Update from the London COVID-19 Vaccine Clinical Reference Group


Update from the London COVID-19 Vaccine Clinical Reference Group

We have six clinical updates for local vaccination teams and GPs this week (11.03.2021): 

  1. COVID-19 vaccine allergy clinics in London
  2. Second doses of COVID-19 vaccines
  3. Reporting COVID-19 vaccination in pregnancy
  4. Safe practice for handling multiple COVID-19 vaccines
  5. Pfizer BioNTech COVID-19 vaccine vials contain 6 doses as standard
  6. Reporting of delayed adverse reactions to COVID-19 vaccines 

COVID-19 vaccine allergy clinics in London 

The British Society for Allergy and Clinical Immunology (BSACI) has advised that individuals who have an allergic reaction to the first dose of a COVID-19 vaccine may be able to receive a second dose of vaccine and page 18 of Chapter 14a of The Green Book contains a helpful flowchart for the management of these individuals. According to the flowchart, the majority of these individuals may receive a second dose in any vaccination site with increased observation time and consideration of antihistamine pre-treatment. 

However, for those individuals who had either an immediate onset systemic allergic reaction (including anaphylaxis) or a delayed onset allergic reaction that required medical attention, advice should be sought from an Allergy Specialist at one of six COVID-19 vaccine allergy clinics that have been established at the following sites: 

ICS

Clinic site

Referral mechanism

North West

St Mary’s Hospital, W2 1NY

e-RS

North Central

University College Hospital, NW1 2BU

e-RS

North East

Homerton University Hospital, E9 6SR

Queen’s Hospital, RM7 0AG

e-RS

South East

Guy’s Hospital, SE1 9RT

e-RS

South West

St Thomas’ Hospital, SE1 7EH

e-RS

Second doses of COVID-19 vaccines 

Please encourage individuals to attend for their second dose – longer term protection against COVID-19 will be provided by the second dose. 

Every effort should be made to administer the second dose of COVID-19 vaccine at an interval of 12 weeks after the first dose. If an interval longer than 12 weeks is left between doses, the second dose should still be given and the first dose should not be repeated. Please note the 12 week interval does not apply to individuals who have immunosuppression, HIV infection or are planning immunosuppressive therapy - please refer to the Green Book for advice on vaccine intervals in these individuals. 

Sites should determine which vaccine the individual received for their first dose and complete the two dose course with the same vaccine. Where this is not possible it is reasonable to offer one dose of the locally available product to complete the schedule if the individual is at immediate high risk or likely not to attend again. 

Reporting COVID-19 vaccination in pregnancy 

All vaccinations given in pregnancy, whether planned or inadvertent, need to be reported to PHE nationally via their notification form. More information here: https://www.gov.uk/guidance/vaccination-in-pregnancy-vip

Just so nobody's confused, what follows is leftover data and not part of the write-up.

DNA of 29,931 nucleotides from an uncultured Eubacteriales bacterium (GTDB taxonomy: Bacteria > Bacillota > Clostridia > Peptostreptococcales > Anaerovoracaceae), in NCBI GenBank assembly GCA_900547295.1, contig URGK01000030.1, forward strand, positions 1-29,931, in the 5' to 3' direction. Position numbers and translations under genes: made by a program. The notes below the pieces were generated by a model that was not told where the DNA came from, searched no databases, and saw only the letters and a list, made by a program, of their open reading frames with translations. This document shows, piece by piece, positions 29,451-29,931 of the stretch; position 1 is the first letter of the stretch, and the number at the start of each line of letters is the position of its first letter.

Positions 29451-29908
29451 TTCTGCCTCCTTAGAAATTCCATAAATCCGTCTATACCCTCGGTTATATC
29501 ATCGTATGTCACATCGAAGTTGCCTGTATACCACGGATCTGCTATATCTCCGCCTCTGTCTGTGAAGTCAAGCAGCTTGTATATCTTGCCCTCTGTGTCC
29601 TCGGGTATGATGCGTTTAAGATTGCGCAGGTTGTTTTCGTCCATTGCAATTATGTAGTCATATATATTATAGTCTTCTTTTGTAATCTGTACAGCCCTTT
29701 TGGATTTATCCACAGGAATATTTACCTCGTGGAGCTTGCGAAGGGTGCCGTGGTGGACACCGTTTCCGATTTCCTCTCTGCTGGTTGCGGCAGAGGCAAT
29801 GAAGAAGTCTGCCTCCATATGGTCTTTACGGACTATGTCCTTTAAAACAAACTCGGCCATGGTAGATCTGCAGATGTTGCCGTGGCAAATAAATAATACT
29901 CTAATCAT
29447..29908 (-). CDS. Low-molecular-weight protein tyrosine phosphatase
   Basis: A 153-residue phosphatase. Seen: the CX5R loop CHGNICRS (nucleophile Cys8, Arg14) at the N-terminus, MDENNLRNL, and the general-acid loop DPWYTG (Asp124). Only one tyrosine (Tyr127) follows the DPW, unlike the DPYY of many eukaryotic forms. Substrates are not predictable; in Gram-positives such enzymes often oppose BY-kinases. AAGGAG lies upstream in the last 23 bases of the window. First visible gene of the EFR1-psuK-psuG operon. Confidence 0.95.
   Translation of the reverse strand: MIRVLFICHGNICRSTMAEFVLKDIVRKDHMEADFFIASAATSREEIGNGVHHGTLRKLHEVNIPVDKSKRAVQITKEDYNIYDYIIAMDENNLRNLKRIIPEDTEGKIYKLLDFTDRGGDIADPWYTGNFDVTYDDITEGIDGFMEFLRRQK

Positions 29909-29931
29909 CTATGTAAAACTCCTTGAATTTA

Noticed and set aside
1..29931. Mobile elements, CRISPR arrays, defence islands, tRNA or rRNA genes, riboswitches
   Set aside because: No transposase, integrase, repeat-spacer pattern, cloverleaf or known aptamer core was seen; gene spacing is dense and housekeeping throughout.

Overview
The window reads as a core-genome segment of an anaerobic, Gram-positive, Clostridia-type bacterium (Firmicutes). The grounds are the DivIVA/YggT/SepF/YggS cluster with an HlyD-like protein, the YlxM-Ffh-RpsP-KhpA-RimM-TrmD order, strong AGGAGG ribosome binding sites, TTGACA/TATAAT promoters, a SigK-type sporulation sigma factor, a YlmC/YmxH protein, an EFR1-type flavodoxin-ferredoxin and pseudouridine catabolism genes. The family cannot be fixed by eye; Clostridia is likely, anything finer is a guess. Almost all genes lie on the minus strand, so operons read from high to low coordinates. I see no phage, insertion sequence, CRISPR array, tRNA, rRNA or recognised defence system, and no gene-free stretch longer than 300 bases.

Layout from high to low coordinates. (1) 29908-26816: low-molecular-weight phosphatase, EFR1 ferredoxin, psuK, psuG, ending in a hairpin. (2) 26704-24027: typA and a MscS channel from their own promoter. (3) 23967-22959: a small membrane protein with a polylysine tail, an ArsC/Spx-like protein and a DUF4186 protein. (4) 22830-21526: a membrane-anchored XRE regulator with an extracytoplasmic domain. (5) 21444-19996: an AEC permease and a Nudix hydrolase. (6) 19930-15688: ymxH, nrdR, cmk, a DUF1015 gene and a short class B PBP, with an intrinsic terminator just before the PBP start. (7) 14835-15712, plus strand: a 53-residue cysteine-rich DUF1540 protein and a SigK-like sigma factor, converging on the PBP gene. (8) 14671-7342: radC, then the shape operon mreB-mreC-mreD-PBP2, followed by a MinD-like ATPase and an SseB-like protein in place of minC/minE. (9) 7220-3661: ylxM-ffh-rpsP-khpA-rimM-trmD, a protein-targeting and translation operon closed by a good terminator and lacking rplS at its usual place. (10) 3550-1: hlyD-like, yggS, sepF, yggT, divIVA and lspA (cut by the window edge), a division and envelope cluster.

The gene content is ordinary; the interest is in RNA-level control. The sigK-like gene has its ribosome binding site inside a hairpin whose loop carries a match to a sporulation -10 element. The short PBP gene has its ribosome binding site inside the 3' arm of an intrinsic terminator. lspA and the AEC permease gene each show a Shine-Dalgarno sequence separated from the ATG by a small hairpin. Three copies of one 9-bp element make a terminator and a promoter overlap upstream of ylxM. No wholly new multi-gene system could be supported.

Safe practice for handling multiple COVID-19 vaccines

The Specialist Pharmacy Service have published useful guidance on the safe practice for handling multiple COVID-19 vaccines on the same site: https://www.sps.nhs.uk/articles/safe-practice-for-handling-multiple-covid-19-vaccines/ 

Pfizer BioNTech COVID-19 vaccine vials contain 6 doses as standard 

Some sites report that they are not aware that the Pfizer BioNTech COVID-19 vaccine vials now contain 6 doses as standard. The 3rd February update to the guidance “COVID-19 vaccination: information for healthcare workers” https://www.gov.uk/government/publications/covid-19-vaccination-programme-guidance-for-healthcare-practitioners states the following: 

“Each vial contains 0.45 ml of vaccine and should be diluted with 1.8 ml of Sodium Chloride 0.9% Solution for Injection (also referred to as normal saline). Once diluted, each reconstituted vaccine will supply 6 doses of 0.3 ml.” 

We understand the PGD is being updated and will be published shortly. 

Reporting of delayed adverse reactions to COVID-19 vaccines

If an individual notifies their GP of a delayed adverse reaction following vaccination, i.e. an adverse reaction that has happened after the individual has left the site where they were vaccinated, the individual’s GP should complete a yellow card (https://coronavirus-yellowcard.mhra.gov.uk/) and should report the reaction to RVOC on england.london-covid19voc@nhs.net if any of the following conditions are met:   

  • Any side-effect/reaction that is not already noted in the manufacturer's SPC and that the clinician considers to be possibly linked chronologically to the vaccination;
  • A known side-effect/reaction noted on the SPC but that the clinician considers to be an extreme form of this known side-effect, e.g. fever that lasts more than expected number of days, and for which there is no other cause, an urticarial reaction that affects a much larger area than just at the injection site etc;
  • An acute clinical event or hospitalisation linked in time to the vaccination for which the clinician does not consider there to be any other clinical cause. 

The delayed adverse reaction does not need to be reported to the vaccine site where the patient was vaccinated. 

Kind Regards 

London Immunisation Team

NHS England and NHS Improvement - London Region